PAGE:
> after doing some testing and understand it differently. I was wrong
> about my interpretation-- you can add 4K NSDv2 formatted NSDs to a
> filesystem previously created with NSDv1 NSDs assuming, as you say, the.
> minReleaseLevel and filesystem version are high enough. That negates
> about half of my last e-mail. The fs still doesn't show as 4K aligned:
> loressd01:~ # /usr/lpp/mmfs/bin/mmlsfs tnb4k --is4KAligned
> flag                value                    description
> ------------------- ------------------------
> -----------------------------------
>  --is4KAligned      No                       is4KAligned?
> but *shrug* most of the I/O to these disks should be 1MB anyway. If
> somebody is pounding the FS with smaller than 4K I/O they're gonna get a
> talkin' to.
> -Aaron
> On 10/11/16 6:41 PM, Aaron Knister wrote:
>> Thanks Yuri.
>> I'm asking for my own purposes but I think it's still relevant here:
>> we're still at GPFS 3.5 and will be adding dataOnly NSDs with 4K sectors
>> in the near future. We're planning to update to 4.1 before we format
>> these NSDs, though. If I understand you correctly we can't bring these
>> 4K NSDv2 NSDs into a filesystem with 512b-based NSDv1 NSDs? That's a
>> pretty big deal :(
>> Reformatting every few years with 10's of petabytes of data is not
>> realistic for us (it would take years to move the data around). It also
>> goes against my personal preachings about GPFS's storage virtualization
>> capabilities: the ability to perform upgrades/make underlying storage
>> infrastructure changes with behind-the-scenes data migration,
>> eliminating much of the manual hassle of storage administrators doing
>> rsync dances. I guess it's RFE time? It also seems as though AFM could
>> help with automating the migration, although many of our filesystems do
>> not have filesets on them so we would have to re-think how we lay out
>> our filesystems.
>> This is also curious to me with IBM pitching GPFS as a filesystem for
>> cloud services (the cloud *never* goes down, right?). Granted I believe
>> this pitch started after the NSDv2 format was defined, but if somebody
>> is building a large cloud with GPFS as the underlying filesystem for an
>> object or an image store one might think the idea of having to re-format
>> the filesystem to gain access to critical new features is inconsistent
>> with this pitch. It would be hugely impactful. Just my $.02.
>> As you can tell, I'm frustrated there's no online conversion tool :) Not
>> that there couldn't be... you all are brilliant developers.
>> -Aaron
>> On 10/11/16 1:22 PM, Yuri L Volobuev wrote:
>>> This depends on the committed cluster version level (minReleaseLevel)
>>> and file system format. Since NFSv2 is an on-disk format change, older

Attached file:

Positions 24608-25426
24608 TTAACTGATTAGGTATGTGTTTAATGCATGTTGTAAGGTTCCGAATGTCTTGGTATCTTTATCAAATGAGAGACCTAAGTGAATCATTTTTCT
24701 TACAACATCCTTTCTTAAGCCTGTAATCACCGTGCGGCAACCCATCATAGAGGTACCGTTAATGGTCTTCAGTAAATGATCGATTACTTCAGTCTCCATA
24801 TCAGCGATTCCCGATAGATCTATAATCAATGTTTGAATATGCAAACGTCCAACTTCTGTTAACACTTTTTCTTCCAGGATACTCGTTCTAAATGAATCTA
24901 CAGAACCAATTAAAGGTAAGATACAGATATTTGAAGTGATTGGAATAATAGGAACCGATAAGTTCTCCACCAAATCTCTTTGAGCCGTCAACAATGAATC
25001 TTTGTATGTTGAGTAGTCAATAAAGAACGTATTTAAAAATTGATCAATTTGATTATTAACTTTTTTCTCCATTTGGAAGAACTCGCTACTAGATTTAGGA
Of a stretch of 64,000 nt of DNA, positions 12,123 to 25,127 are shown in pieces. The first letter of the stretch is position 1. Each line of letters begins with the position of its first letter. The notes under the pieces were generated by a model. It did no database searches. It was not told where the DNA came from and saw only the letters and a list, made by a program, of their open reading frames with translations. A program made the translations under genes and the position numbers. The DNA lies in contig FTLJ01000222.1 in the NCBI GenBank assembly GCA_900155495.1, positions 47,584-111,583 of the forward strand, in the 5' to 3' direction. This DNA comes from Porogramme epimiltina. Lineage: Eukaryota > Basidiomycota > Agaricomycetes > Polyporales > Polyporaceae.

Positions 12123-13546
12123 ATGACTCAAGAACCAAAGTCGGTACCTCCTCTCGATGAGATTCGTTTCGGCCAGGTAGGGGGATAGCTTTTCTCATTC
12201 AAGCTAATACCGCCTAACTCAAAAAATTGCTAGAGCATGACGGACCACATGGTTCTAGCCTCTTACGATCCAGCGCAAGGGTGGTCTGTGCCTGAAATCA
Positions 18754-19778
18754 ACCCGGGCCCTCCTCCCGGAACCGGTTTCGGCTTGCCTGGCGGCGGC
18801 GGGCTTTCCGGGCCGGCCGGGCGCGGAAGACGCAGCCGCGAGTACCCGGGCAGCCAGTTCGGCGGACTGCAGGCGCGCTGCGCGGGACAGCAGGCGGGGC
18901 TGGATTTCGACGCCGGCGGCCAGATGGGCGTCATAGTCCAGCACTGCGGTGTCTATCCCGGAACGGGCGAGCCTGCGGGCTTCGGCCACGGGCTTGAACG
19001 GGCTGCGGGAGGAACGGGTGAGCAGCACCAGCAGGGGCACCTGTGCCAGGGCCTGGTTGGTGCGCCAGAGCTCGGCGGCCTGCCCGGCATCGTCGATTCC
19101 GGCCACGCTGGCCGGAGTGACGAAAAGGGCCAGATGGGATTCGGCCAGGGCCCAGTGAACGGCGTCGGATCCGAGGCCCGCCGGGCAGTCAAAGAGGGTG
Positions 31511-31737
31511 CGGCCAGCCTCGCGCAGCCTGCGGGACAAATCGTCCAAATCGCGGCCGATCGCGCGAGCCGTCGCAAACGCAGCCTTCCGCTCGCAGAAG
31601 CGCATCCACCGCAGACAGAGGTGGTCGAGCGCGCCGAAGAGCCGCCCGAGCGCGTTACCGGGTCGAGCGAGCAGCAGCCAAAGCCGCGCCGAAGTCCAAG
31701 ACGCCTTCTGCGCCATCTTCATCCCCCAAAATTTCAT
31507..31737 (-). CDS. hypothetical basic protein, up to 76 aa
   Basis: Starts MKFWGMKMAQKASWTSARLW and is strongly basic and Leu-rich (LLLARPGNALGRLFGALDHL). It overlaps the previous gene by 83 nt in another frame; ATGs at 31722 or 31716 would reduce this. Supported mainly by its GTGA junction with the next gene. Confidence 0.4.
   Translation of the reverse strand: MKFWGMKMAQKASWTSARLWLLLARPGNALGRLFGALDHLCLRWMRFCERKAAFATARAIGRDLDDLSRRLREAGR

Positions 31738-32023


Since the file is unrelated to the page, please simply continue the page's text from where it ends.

>>> code wouldn't be able to understand what it is, and thus if there's a
>>> possibility of a downlevel node looking at the NSD, the NFSv1 format is
>>> going to be used. The code does NSDv1<->NSDv2 conversions under the
>>> covers as needed when adding an empty NSD to a file system.
>>> I'd strongly recommend getting a fresh start by formatting a new file
>>> system. Many things have changed over the course of the last few years.
>>> In particular, having a 4K-aligned file system can be a pretty big deal,
>>> depending on what hardware one is going to deploy in the future, and
>>> this is something that can't be bolted onto an existing file system.
>>> Having 4K inodes is very handy for many reasons. New directory format
>>> and NSD format changes are attractive, too. And disks generally tend to
>>> get larger with time, and at some point you may want to add a disk to an
>>> existing storage pool that's larger than the existing allocation map
>>> format allows. Obviously, it's more hassle to migrate data to a new file
>>> system, as opposed to extending an existing one. In a perfect world,
>>> GPFS would offer a conversion tool that seamlessly and robustly converts
>>> old file systems, making them as good as new, but in the real world such
>>> a tool doesn't exist. Getting a clean slate by formatting a new file
>>> system every few years is a good long-term investment of time, although
>>> it comes front-loaded with extra work.
>>> yuri
>>> Inactive hide details for Aaron Knister ---10/10/2016 04:45:31 PM---Can
>>> one format NSDv2 NSDs and put them in a filesystem withAaron Knister
>>> ---10/10/2016 04:45:31 PM---Can one format NSDv2 NSDs and put them in a
>>> filesystem with NSDv1 NSD's? -Aaron
>>> From: Aaron Knister <aaron.s.knis...@nasa.gov>
>>> To: <gpfsug-discuss@spectrumscale.org>,
>>> Date: 10/10/2016 04:45 PM
>>> Subject: Re: [gpfsug-discuss] Hardware refresh
>>> Sent by: gpfsug-discuss-boun...@spectrumscale.org
>>> ------------------------------------------------------------------------
>>> Can one format NSDv2 NSDs and put them in a filesystem with NSDv1 NSD's?
>>> -Aaron
>>> On 10/10/16 7:40 PM, Luis Bolinches wrote:
>>>> Hi
>>>> Creating a new FS sounds like a best way to go. NSDv2 being a very good
>>>> reason to do so.
>>>> AFM for migrations is quite good, latest versions allows to use NSD
>>>> protocol for mounts as well. Olaf did a great job explaining this
>>>> scenario on the redbook chapter 6
>>>> http://www.redbooks.ibm.com/abstracts/sg248254.html?Open
>>>> --
>>>> Cheers
>>>> On 10 Oct 2016, at 23.05, Buterbaugh, Kevin L
>>>> <kevin.buterba...@vanderbilt.edu
>>>> <mailto:kevin.buterba...@vanderbilt.edu>> wrote:
>>>>> Hi Mark,
>>>>> The last time we did something like this was 2010 (we’re doing rolling
>>>>> refreshes now), so there are probably lots of better ways to do this
>>>>> than what we did, but we:
>>>>> 1) set up the new hardware
>>>>> 2) created new filesystems (so that we could make adjustments we
>>>>> wanted to make that can only be made at FS creation time)
>>>>> 3) used rsync to make a 1st pass copy of everything
>>>>> 4) coordinated a time with users / groups to do a 2nd rsync when they
>>>>> weren’t active
>>>>> 5) used symbolic links during the transition (i.e. rm -rvf
>>>>> /gpfs0/home/joeuser; ln -s /gpfs2/home/joeuser /gpfs0/home/joeuser)
>>>>> 6) once everybody was migrated, updated the symlinks (i.e. /home
>>>>> became a symlink to /gpfs2/home)
>>>>> HTHAL…
>>>>> Kevin
>>>>>> On Oct 10, 2016, at 2:56 PM, mark.b...@siriuscom.com
>>>>>> <mailto:mark.b...@siriuscom.com> wrote:
>>>>>> Have a very old cluster built on IBM X3650’s and DS3500.  Need to
>>>>>> refresh hardware.  Any lessons learned in this process?  Is it
>>>>>> easiest to just build new cluster and then use AFM?  Add to existing
>>>>>> cluster then decommission nodes?  What is the recommended process for
>>>>>> this?
>>>>>> Mark
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>>>>> —
>>>>> Kevin Buterbaugh - Senior System Administrator
>>>>> Vanderbilt University - Advanced Computing Center for Research and
>>>>> Education
>>>>> kevin.buterba...@vanderbilt.edu
>>>>> <mailto:kevin.buterba...@vanderbilt.edu> - (615)875-9633
>>>> Ellei edellä ole toisin mainittu: / Unless stated otherwise above:
>>>> Oy IBM Finland Ab